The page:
Field trial of the AKVOS water-from-air system in January 2018 on Sal Island, Cabo Verde. The water production module is on the left and the atmospheric water vapour absorption module is on the right. Water vapour in the air is aborbed by liquid glycerol flowing on the white fabric in the metal framework. The hydrated glycerol is transferred to the water production module. Solar heat is used to evaporate water out of the glycerol. The water vapour condenses into liquid water on the bottom inside surface of the module. Photo by Roland Wahlgren.
For some time I have wanted to highlight this interesting water-from-air system. The photo shows a prototype system using glycerol as the liquid desiccant to absorb water vapour from the air on Sal Island in the eastern tropical Atlantic Ocean (17°N, 23°W). The prototype was designed and built by Dr. Pavel Lehky who holds United States Patent 9,200,434 B2 for the system. The field trials were done during Team AKVOS's participation in the Water Abundance XPRIZE competition. I was a member of the team. During a typical night at the site, the absorption module with its 9 square metres of surface area absorbed over 4 L of water. The 0.25 sq. m. production module was able to recover about 0.3 L of this during a typical day. So, one of the lessons from the trial was the water production module area has to be better matched to the capacity of the absorption module. Improving the efficiency of the water production module is also of benefit—this is a focus of ongoing design improvements. Find out more about Stiftung Sanakvo (Team AKVOS) at their website. Sanakvo also has a video on YouTube with an explanation of the system and showing the prototype operating during the field trial.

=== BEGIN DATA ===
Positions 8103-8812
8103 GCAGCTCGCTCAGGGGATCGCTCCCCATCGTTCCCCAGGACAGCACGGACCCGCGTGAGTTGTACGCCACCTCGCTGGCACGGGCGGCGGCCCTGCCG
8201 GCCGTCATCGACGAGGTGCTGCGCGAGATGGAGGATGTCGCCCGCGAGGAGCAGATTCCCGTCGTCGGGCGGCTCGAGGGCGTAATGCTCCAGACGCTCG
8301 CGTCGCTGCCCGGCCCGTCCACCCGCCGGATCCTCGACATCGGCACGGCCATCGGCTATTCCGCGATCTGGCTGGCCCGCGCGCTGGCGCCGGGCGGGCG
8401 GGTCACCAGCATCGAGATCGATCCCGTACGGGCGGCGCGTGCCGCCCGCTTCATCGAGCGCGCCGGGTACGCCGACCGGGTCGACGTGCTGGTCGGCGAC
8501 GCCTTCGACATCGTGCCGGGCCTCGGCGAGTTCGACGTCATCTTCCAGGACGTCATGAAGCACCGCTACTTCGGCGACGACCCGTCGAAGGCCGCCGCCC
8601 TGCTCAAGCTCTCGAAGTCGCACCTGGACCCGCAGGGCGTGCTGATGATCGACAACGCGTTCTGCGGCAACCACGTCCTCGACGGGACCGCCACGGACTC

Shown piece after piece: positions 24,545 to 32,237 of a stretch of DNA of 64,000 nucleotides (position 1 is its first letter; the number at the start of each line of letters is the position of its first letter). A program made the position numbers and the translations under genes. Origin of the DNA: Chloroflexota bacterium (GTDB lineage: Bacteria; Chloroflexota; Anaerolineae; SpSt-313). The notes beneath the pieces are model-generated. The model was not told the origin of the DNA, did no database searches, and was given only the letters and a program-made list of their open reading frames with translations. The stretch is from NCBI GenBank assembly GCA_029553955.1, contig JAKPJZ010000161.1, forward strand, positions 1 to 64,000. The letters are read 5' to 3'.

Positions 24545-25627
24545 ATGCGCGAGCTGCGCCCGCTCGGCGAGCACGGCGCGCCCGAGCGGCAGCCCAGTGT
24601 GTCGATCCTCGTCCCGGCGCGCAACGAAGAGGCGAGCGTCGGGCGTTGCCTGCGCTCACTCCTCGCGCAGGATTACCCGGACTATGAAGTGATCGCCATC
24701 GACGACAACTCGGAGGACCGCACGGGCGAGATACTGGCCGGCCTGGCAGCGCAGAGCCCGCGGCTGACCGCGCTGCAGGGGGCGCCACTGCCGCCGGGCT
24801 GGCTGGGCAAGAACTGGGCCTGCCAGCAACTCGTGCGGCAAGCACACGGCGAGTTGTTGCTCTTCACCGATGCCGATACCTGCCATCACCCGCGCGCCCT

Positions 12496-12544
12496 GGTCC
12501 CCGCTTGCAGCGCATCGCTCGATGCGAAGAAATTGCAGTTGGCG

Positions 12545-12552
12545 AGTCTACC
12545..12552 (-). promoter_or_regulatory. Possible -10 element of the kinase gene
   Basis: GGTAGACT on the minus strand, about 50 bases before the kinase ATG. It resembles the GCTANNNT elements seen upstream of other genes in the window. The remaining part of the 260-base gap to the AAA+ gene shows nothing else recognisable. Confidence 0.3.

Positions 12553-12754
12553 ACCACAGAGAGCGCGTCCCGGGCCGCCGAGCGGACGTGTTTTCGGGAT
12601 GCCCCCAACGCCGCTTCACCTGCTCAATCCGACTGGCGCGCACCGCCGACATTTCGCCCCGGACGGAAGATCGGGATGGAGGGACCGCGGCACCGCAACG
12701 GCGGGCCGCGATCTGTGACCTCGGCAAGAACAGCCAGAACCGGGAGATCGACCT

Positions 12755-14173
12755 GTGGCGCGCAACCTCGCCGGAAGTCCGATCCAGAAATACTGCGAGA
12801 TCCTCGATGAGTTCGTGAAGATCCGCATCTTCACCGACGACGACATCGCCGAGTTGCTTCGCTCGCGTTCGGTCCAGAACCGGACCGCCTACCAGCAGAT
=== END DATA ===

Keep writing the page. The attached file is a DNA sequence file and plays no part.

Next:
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I have been researching and developing drinking-water-from-air technologies since 1984. As a physical geographer, I strive to contribute an accurate, scientific point-of-view to the field.